15 Nov Topic 1: Communicating With Colour
Click on the headings to access each section of the topic.
Colour is expressive, colour can be fun.
Colour can be used to trigger emotional responses and studying colour is a form of psychology—a science of its own that is increasingly applied to design and marketing.
Fundamental to design and often based on personal preference, colour has evolved throughout history to have associations that are embedded in the human psyche to evoke varying responses.
Perception of colours is influenced by psychology and cultural background, which in turn have developed symbolic associations and meanings that vary with time.
Today, green represents the environment, whereas in early times it was associated with paganism and the 19th century, green represented poison.
In some cultures green is sacred and/or represents fertility.
Westernised society has black as a colour of mourning, while in India and China white is the colour of mourning.
We associate red with danger and a warning to stop. We look for red postal boxes and stop at red traffic lights.
Red can set the heart racing and is often associated with passion.
We use colour to describe emotions, and sometimes we feel ‘blue’.
Humour is ‘black’ or ‘dark’. Someone is ‘red’ with embarrassment, ‘purple’ with rage, ‘green’ with envy, or ‘pink’ in politics.
I’m sure you have all seen a colour wheel. The invention of the colour wheel has been attributed to Issac Newton in the late 1660s when he began to play with prisms and arrange colour into the circular format that we are so familiar with today. Since then, colour has been studied in depth. The colour wheel combines mixes of two of the three primary colours—red, yellow and blue—to make secondary colours to produce orange, green and violet.
Additional tertiary colours are made by combining the primary colour with the nearest secondary colour on the wheel, resulting in red-orange, yellow-orange, yellow-green, blue-green, blue-violet and red-violet.
See Fig. 1 The Colour Wheel
In simple terms, choosing colours on the colour wheel can be done by:
- Choosing opposites. These are considered to be complementary colours. E.G. Red and green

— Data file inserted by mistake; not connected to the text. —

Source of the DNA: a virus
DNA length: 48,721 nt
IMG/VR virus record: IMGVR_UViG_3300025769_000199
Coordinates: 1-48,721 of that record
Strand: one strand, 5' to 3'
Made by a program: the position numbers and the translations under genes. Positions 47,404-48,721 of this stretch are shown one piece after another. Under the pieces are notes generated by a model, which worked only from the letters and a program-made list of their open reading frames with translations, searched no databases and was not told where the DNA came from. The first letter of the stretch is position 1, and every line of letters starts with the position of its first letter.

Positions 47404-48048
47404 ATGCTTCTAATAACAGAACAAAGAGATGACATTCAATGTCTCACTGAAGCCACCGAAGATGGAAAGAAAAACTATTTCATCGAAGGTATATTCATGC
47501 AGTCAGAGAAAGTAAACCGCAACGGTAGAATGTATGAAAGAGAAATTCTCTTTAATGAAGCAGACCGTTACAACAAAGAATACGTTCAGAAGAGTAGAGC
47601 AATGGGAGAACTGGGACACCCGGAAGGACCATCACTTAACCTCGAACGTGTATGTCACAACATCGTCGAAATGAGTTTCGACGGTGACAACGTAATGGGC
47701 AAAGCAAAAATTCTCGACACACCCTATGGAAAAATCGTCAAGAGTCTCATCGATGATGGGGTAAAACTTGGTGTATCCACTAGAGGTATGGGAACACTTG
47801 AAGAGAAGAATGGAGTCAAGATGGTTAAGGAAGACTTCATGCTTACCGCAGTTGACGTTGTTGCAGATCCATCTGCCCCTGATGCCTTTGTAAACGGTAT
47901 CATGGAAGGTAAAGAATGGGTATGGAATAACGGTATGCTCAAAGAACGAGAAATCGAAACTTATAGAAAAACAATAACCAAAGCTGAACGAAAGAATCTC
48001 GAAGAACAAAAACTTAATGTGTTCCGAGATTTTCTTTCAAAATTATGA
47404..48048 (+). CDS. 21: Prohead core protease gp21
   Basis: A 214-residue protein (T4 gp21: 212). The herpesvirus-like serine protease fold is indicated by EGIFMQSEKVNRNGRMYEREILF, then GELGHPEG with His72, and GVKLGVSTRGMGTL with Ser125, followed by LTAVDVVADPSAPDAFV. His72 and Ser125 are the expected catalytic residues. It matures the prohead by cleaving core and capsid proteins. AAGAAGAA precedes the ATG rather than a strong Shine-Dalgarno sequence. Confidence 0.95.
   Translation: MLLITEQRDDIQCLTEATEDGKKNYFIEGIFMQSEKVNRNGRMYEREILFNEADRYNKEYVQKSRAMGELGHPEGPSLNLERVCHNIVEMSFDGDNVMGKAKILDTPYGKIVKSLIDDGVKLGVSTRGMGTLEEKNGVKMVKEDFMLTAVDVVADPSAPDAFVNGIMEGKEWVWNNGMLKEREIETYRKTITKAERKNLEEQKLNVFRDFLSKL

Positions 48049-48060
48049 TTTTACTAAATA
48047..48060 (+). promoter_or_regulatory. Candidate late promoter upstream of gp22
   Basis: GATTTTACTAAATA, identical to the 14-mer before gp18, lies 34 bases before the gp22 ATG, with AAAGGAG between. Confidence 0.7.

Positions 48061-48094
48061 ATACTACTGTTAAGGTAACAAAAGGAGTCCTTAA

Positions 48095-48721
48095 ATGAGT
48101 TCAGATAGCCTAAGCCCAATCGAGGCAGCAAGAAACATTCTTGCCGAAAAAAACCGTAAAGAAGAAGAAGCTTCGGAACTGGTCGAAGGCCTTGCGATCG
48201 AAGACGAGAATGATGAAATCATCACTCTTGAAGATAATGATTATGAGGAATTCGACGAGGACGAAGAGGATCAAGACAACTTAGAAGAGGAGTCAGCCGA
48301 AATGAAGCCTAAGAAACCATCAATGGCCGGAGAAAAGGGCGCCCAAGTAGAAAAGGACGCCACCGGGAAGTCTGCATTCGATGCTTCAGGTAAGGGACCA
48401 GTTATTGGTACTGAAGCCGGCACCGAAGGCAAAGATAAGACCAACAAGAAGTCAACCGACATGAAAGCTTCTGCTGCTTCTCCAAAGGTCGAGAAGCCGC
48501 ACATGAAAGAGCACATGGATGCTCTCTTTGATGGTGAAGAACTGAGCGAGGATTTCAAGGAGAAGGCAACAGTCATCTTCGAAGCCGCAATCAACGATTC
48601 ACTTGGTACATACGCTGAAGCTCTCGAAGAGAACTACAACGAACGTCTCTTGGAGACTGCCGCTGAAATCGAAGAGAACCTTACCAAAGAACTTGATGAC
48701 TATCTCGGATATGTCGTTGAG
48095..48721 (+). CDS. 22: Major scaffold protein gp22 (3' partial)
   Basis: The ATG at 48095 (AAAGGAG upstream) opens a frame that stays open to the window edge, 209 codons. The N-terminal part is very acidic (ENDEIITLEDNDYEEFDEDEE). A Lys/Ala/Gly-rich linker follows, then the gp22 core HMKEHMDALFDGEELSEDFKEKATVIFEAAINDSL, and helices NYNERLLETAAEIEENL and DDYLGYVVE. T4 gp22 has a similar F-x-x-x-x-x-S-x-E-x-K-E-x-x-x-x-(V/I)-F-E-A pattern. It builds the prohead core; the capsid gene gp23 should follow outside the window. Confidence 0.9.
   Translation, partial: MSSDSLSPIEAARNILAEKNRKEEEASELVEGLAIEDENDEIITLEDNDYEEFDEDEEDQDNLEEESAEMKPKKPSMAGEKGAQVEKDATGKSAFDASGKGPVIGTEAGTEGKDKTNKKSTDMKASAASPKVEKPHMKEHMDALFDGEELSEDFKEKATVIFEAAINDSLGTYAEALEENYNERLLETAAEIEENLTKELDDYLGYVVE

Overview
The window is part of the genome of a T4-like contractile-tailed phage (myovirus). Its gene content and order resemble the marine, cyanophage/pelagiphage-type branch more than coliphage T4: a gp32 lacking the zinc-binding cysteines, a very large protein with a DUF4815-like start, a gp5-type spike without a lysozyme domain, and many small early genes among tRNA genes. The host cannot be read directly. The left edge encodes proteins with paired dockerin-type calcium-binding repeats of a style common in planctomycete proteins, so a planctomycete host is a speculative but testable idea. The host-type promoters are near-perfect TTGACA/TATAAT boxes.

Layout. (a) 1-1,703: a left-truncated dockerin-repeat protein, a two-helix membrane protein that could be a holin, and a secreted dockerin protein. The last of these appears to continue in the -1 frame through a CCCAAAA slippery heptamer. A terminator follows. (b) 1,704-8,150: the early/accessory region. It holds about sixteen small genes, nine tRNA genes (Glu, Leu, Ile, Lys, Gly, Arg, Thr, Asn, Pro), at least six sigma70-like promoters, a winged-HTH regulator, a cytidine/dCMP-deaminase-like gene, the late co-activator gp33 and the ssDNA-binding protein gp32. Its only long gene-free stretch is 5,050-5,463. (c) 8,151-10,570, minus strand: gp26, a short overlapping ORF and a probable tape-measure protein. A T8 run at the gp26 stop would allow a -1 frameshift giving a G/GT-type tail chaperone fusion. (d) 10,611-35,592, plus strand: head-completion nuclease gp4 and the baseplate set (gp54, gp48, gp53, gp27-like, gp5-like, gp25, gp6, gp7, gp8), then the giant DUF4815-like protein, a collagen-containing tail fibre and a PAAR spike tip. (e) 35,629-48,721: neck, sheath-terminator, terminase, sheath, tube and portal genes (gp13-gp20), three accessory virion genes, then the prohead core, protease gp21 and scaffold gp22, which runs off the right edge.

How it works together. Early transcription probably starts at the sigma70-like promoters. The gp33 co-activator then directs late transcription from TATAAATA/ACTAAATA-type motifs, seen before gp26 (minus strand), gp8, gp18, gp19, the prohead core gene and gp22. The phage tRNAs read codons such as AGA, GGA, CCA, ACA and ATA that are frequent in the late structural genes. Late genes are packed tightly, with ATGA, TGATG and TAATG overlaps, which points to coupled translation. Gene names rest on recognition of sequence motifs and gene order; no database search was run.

- Use analogous colours, that is choose a colour on the colour wheel that is next to the colour that you are choosing. E.G. If you choose blue, then the analogous colours would be blue/green and blue/violet.
- Use triad colours. Choose a colour on the wheel and then draw an equilateral triangle to find the two other colours. There will be 3 colours in between, so if you choose red-violet (berry) then your other colours would be yellow-orange and blue-green.
Adobe CC Color Wheel
Adobe offers a relatively easy way of selecting colours on their Color Wheel, which you may access and play online with here:
More Colour Terminology
Hue is the pure colour which defines a colour e.g. red.
Tone or value refers to the range of colour variations or intensity of the hue, from light to dark.
On computers, tonal range is given as a percentage—90 % is almost full value, while 10 % is very pale.
A colour with added white is called a tint and with added black is called a shade.
Without tonal percentage, the colour is said to be solid and intensity of colours within a colour range is saturation, chroma or intensity.
Saturation ranges from brightness to greyness. See Fig. 2
Colour heat or temperature is influenced by presence of yellow and red in the mix. For example, in warmer colours, as the proportion of red increases and yellow decreases, the colour appears to be ‘hotter’, while yellow added to cool colour blue makes it greener and therefore ‘warmer‘.
As previously mentioned, complementary colours are colours lying opposite on the colour wheel and provide contrast e.g. purple and yellow, blue and gold, red and green, while analgous or associated colours are adjacent on the colour wheel and provide harmony e.g. blue and green.